When a child has any sort of diaper rash, their bottom hurts. Sooth their skin by putting something on their bottom that will reduce friction against their diaper (as in herbal baby powder) and at the same time allow their skin to breath and heal.

Also, use products that are 100% natural and don’t have any medicines or chemicals in them which can further harm or burn the skin. There are plenty of products that contain herbs and minerals like zinc that protect and heal damaged skin. These sorts of things can make a world of difference in your baby’s comfort.

3. Switch Gears

If your child has a red rash that won’t go away with the above tactics, then consider that it could be a yeast rash. Regular treatment for regular diaper rashes tend to not work if the rash is a yeast rash. You’ll need something that is geared towards yeast.

There are over-the-counter anti-fungal medications that will work, but I wouldn’t advise that. They can make yeast resistant to them and cause it to come back with a vengeance if they’re used too much. Plus, typical anti-fungal medications are metabolized through the liver… even topical medications, which can bog down your little one’s liver and cause problems of it’s own. It’s best to go with something that will take care of yeast naturally.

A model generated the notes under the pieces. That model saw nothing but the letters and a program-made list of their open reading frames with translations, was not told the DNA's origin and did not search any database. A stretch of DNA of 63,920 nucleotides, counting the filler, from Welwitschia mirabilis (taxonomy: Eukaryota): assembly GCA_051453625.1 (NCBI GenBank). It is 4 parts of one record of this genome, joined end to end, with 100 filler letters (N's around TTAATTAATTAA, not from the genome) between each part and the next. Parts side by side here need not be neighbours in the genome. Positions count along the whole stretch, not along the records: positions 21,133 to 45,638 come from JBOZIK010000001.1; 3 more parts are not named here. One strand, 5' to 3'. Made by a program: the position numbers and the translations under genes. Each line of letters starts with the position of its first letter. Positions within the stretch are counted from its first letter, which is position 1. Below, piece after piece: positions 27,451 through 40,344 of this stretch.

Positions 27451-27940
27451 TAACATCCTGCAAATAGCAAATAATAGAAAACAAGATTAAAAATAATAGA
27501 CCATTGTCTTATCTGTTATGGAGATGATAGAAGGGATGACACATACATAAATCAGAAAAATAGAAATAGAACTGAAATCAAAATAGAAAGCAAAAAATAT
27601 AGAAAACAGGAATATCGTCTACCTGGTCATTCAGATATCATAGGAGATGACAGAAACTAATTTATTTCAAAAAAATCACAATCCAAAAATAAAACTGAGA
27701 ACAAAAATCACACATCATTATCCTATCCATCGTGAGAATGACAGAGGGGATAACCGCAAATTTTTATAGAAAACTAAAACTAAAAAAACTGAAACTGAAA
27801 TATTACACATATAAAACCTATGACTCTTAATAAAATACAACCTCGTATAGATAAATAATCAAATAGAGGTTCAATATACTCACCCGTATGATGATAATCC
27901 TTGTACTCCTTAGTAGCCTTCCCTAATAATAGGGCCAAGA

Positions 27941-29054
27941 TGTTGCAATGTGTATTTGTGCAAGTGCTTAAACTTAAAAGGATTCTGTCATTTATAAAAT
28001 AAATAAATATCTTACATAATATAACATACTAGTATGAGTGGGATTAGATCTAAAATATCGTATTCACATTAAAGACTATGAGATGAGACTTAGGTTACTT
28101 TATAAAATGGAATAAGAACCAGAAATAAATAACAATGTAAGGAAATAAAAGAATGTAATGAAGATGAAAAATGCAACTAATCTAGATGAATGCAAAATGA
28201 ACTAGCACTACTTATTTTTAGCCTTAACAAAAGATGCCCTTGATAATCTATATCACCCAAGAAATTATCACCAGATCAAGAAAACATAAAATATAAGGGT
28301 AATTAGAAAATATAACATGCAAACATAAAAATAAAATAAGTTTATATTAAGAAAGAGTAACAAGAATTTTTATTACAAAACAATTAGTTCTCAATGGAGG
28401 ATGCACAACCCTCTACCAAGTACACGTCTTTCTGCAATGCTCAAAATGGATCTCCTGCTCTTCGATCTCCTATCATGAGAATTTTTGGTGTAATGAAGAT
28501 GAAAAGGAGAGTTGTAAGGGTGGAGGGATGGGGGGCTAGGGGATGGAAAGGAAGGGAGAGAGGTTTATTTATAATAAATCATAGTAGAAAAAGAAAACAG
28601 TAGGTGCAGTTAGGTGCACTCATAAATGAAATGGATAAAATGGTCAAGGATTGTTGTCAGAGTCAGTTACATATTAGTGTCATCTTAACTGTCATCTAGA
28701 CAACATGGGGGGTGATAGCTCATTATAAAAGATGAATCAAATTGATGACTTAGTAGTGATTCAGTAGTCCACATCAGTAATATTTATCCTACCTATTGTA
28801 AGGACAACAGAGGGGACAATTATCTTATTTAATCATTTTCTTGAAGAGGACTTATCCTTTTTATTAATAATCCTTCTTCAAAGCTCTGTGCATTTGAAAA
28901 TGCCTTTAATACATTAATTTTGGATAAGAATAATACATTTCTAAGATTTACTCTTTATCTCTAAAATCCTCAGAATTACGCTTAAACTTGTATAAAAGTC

Coconut oil has anti-fungal properties. Baking soda and diluted vinegar are anti-fungal. Anti-fungal herbs are also great to use in yeast creams and salves to help deal with yeast diaper rashes as well.

Do you have any tips or advice when it comes to differentiating regular diaper rash from yeast rashes or on how to treat it? Share with me in the comments below! I’d love to hear your stories!

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19 Comments

  • Reply Emily W. June 20, 2013 at 9:56 AM

    OMG. Where do I buy the cloth diapers in the picture of this post?!?! To die for!

    • Reply Meagan June 20, 2013 at 2:24 PM

      I’m not sure Emily. This photo was a creative commons photo from flickr, and the owner says it was made out of an old t-shirt. I wonder where she got the pattern. They are cute though!

  • Reply Becky June 20, 2013 at 2:53 PM

    My babe had a rash that lasted two weeks before I began this treatment… so I was so happy to have found that GSE (grapefruit seed extract) works wonders. GSE*diluted* in distilled water for yeast rash. I used a squirt bottle and cotton pads to apply just before putting the diaper on.

    • Reply Meagan June 20, 2013 at 4:34 PM

      I’ve heard some mamas rave about GSE, but then you have some who don’t like it. It does seem to work, but you have to be careful about the companies you buy it from. Some companies have been reported as to putting antibiotics and preservatives in their GSE, and some use less than preferred methods of extracting it which leads to toxins and chemicals in the product.